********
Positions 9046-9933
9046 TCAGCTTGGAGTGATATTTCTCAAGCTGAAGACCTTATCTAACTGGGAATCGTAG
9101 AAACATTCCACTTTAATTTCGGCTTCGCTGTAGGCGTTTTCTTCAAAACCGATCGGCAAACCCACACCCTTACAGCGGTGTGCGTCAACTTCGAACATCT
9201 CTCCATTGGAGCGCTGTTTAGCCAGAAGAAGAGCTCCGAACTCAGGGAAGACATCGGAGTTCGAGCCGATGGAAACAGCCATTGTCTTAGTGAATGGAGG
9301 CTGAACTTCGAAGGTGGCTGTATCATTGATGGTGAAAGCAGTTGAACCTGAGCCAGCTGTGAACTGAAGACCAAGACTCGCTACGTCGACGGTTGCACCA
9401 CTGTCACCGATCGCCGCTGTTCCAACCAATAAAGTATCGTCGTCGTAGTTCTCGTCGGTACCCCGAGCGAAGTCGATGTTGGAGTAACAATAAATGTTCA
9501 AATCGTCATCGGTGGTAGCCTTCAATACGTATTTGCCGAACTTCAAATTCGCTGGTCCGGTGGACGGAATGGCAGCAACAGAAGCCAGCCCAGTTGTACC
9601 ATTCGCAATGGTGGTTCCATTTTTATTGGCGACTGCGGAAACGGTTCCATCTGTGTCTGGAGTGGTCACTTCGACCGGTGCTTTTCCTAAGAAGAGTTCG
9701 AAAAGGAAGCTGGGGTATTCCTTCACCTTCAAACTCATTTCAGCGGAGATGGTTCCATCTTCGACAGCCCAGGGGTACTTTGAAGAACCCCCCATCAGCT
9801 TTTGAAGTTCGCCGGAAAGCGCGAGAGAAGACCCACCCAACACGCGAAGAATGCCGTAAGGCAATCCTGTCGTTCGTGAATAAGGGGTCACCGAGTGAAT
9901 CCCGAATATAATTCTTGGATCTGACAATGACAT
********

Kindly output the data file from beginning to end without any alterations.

Positions 9046-9933
9046 TCAGCTTGGAGTGATATTTCTCAAGCTGAAGACCTTATCTAACTGGGAATCGTAG
9101 AAACATTCCACTTTAATTTCGGCTTCGCTGTAGGCGTTTTCTTCAAAACCGATCGGCAAACCCACACCCTTACAGCGGTGTGCGTCAACTTCGAACATCT
9201 CTCCATTGGAGCGCTGTTTAGCCAGAAGAAGAGCTCCGAACTCAGGGAAGACATCGGAGTTCGAGCCGATGGAAACAGCCATTGTCTTAGTGAATGGAGG
9301 CTGAACTTCGAAGGTGGCTGTATCATTGATGGTGAAAGCAGTTGAACCTGAGCCAGCTGTGAACTGAAGACCAAGACTCGCTACGTCGACGGTTGCACCA
9401 CTGTCACCGATCGCCGCTGTTCCAACCAATAAAGTATCGTCGTCGTAGTTCTCGTCGGTACCCCGAGCGAAGTCGATGTTGGAGTAACAATAAATGTTCA
9501 AATCGTCATCGGTGGTAGCCTTCAATACGTATTTGCCGAACTTCAAATTCGCTGGTCCGGTGGACGGAATGGCAGCAACAGAAGCCAGCCCAGTTGTACC
9601 ATTCGCAATGGTGGTTCCATTTTTATTGGCGACTGCGGAAACGGTTCCATCTGTGTCTGGAGTGGTCACTTCGACCGGTGCTTTTCCTAAGAAGAGTTCG
9701 AAAAGGAAGCTGGGGTATTCCTTCACCTTCAAACTCATTTCAGCGGAGATGGTTCCATCTTCGACAGCCCAGGGGTACTTTGAAGAACCCCCCATCAGCT
9801 TTTGAAGTTCGCCGGAAAGCGCGAGAGAAGACCCACCCAACACGCGAAGAATGCCGTAAGGCAATCCTGTCGTTCGTGAATAAGGGGTCACCGAGTGAAT
9901 CCCGAATATAATTCTTGGATCTGACAATGACAT